Objective: In our general experience, about 2% of samples referred for fragile X testing showed positive results on Southern blot analysis. The aim of this project was to determine whether screening criteria could be developed to increase the proportion of positive test results without sacrificing sensitivity.
Study design: We retrospectively analyzed nine clinical characteristics from patient records of 273 male and 62 female pediatric probands (average age, 5.7 years) referred for fragile X testing. The characteristics included mental retardation, family history of mental retardation, large or prominent ears, elongated face, attention deficit hyperactivity disorder, autistic-like behavior, simian crease, macroorchidism, and hyperextensible joints. These were scored as 2 if present, 1 If borderline present, and 0 if absent.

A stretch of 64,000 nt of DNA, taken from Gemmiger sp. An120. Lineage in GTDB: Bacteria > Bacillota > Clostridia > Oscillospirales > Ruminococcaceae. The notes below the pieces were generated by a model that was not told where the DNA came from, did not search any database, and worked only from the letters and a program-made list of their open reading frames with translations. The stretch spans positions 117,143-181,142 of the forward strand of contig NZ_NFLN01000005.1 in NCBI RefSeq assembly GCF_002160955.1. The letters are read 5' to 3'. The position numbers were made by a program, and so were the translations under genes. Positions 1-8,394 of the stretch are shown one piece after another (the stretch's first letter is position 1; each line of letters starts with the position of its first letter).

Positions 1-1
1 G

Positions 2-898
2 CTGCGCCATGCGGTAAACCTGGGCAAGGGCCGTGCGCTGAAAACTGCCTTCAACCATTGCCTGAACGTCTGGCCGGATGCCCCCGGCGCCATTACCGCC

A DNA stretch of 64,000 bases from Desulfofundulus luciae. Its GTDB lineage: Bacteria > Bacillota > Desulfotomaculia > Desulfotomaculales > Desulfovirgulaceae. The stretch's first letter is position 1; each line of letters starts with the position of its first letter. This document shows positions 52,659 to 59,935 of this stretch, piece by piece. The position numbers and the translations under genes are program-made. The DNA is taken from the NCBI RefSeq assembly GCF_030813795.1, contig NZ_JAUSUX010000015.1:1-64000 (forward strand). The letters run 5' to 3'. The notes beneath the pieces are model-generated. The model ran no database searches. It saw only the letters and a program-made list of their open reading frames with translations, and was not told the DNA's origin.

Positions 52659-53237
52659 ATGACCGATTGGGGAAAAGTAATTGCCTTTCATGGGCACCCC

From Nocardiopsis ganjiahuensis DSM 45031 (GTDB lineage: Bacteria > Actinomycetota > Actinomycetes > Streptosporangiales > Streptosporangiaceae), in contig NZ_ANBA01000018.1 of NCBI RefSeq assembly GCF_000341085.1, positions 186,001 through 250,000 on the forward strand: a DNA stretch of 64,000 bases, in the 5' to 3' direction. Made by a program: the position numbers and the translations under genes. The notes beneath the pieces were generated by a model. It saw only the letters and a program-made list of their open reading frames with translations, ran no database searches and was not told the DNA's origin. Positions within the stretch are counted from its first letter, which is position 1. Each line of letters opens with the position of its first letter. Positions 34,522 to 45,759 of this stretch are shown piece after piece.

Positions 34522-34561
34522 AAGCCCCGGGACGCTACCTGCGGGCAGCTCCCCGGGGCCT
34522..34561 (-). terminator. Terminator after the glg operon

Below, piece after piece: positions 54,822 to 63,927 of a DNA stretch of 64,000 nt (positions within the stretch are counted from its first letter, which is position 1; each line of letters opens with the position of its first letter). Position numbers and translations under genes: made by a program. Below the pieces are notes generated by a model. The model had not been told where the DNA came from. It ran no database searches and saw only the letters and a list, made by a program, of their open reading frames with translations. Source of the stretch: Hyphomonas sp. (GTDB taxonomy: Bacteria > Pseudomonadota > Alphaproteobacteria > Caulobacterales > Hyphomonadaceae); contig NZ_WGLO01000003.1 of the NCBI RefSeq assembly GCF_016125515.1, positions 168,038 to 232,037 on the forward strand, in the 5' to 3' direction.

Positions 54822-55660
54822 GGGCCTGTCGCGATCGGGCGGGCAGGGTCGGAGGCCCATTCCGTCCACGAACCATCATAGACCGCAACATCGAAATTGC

Results: Analysis of the nine characteristics identified three (simian crease, macroorchidism, and hyperextensible joints) with low frequency and statistical insignificance, which were therefore eliminated. With the use of the remaining six characteristics, If a score of 5 or more was used as the criterion for requesting fragle X testing, then close to 60% of those tests from our patient population could have been eliminated without missing any positive cases. The validity of our threshold score of 5 was subsequently confirmed among an additional six cases of fragile X syndrome.
Conclusion: With our simplified six-item clinical checklist, 60% of testing could have been eliminated, thereby improving the cost-effectiveness of fragile X testing and increasing the proportion of cases with positive results by threefold.